Whilst Pleasure Beach have relied on their incredible rides to help save their low-par Halloween events there’s only one ride that has ever worked beautifully to compliment the event, and that’s the Ghost Train.
Adding actors within the Ghost Train is such a great way to step up this iconic attraction. They’ve added new scenes, new sound effects and more and if you’re really brave then do the ride alone as it’s a superb way of immersing yourself in a rather chilling experience.
I throughly enjoyed the Ghost Train at Pleasure Beach, it was easily the highlight of my night yet once again a ride that costs £2.50-£3 at a fair (granted this would be charged at a higher rate as it’s so beautifully detailed and long) is the highlight of the night above all of the other offerings.
A major shake-up is needed with Journey to Hell. Just because an event is popular doesn’t mean it’s good, there’s not many scare attractions for miles around and if you’re local to Blackpool this is your local event, it’s always going to attract a crowd.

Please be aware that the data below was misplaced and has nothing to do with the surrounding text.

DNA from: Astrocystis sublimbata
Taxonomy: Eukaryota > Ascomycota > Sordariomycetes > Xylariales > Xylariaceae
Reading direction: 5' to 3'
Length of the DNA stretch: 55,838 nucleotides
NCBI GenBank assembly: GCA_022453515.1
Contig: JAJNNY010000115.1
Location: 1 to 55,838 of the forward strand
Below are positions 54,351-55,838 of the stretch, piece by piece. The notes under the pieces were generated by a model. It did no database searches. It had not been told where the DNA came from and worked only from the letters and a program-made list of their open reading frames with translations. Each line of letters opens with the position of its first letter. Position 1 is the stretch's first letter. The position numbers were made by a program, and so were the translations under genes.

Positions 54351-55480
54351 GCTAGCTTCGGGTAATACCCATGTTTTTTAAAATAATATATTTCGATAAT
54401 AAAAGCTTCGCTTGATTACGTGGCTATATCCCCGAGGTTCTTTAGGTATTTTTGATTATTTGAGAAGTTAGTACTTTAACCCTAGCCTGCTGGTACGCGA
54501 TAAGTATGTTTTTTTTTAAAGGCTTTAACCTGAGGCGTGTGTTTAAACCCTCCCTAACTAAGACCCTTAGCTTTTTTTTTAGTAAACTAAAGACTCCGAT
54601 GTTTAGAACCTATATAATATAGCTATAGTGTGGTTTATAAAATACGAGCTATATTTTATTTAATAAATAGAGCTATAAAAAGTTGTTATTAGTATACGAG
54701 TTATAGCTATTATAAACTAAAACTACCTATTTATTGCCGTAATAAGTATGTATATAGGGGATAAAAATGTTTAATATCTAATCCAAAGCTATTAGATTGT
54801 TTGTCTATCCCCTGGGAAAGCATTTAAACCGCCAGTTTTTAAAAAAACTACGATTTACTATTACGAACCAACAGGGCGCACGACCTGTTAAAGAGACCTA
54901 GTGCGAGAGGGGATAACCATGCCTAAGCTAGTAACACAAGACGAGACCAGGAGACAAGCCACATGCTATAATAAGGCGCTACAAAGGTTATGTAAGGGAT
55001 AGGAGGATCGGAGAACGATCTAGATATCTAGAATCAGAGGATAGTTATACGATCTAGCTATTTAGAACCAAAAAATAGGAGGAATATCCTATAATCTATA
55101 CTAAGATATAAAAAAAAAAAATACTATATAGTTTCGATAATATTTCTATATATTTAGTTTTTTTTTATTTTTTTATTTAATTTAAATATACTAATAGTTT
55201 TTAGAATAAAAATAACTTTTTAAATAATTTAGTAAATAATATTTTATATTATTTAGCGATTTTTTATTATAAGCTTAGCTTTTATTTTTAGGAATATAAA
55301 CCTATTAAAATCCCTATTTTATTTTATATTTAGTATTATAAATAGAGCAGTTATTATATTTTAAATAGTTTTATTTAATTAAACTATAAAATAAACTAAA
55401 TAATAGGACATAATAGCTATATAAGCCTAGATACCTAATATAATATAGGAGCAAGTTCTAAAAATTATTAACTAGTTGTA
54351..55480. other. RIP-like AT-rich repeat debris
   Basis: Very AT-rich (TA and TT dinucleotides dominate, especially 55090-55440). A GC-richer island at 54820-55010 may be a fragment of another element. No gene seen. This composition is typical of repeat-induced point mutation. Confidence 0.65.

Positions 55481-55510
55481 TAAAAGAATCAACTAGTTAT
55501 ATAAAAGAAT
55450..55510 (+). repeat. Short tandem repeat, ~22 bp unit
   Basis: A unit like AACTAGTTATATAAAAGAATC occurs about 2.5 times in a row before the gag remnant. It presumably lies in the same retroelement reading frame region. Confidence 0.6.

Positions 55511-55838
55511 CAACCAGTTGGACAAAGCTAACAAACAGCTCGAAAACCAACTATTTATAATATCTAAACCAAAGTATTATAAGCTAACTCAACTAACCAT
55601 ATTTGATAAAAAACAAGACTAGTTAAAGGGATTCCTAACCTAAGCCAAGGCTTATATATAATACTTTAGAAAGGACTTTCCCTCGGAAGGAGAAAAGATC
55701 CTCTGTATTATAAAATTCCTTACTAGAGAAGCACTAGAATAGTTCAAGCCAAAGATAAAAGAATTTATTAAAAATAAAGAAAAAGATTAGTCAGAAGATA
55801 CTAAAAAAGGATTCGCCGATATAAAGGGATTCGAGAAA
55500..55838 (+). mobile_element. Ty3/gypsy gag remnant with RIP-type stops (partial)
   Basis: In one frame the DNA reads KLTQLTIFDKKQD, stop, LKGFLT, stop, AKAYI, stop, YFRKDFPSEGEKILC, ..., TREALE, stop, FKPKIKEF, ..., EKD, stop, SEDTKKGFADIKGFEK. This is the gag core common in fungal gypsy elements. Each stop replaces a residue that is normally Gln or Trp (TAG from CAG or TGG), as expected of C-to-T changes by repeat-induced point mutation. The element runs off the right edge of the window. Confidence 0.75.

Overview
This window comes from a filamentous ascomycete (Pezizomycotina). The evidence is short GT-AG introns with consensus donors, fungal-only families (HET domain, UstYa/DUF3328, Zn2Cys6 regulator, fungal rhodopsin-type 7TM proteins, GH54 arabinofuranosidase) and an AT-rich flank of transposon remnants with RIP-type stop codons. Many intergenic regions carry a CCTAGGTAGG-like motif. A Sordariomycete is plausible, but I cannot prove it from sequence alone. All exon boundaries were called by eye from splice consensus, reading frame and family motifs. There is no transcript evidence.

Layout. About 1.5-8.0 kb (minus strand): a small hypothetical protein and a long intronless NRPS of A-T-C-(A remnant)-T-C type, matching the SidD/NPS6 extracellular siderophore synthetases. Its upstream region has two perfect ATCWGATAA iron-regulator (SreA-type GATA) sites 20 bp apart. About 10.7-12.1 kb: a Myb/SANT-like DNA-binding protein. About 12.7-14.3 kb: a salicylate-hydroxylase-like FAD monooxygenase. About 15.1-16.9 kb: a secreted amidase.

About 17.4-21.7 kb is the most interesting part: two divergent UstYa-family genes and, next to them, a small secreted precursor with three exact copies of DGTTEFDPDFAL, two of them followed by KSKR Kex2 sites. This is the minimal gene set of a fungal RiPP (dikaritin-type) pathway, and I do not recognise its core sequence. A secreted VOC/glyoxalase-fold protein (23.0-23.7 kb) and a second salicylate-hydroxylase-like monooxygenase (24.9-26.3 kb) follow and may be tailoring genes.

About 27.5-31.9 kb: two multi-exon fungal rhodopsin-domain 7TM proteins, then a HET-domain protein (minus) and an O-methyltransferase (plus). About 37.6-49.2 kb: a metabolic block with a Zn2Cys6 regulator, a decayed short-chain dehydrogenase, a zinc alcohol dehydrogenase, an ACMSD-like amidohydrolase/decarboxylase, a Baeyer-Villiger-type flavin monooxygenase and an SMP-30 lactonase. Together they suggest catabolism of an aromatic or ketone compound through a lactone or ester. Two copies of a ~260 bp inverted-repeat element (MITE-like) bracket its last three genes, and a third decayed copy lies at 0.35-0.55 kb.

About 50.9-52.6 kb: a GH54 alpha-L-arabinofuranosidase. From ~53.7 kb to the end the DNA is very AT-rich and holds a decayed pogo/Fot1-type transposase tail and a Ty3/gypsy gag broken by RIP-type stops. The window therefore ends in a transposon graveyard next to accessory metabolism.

With zero changes or improvements made to the event over the years now feels like the time for change. The event is stale and is lacking in every single core area that makes a scare attraction great.
Pricing is at an all time high and charging only £10.50 less than a full days ticket to the theme park (where you can go on as many rides as you like may I add, not once each) is ludicrous.
A high price for a poor offering.
Sadly this will be our last Journey to Hell event until another company comes in to take it over, it’s gone on for far too long and whilst I’m happy to support this incredible theme park financially I’m no longer supporting this poorly run and organised event.
Is Journey to Hell the UK’s worst scare attraction?
With its bare bones offering, extortionate pricing and refusal to improve year after year.
In my opinion.
Yes, yes it is.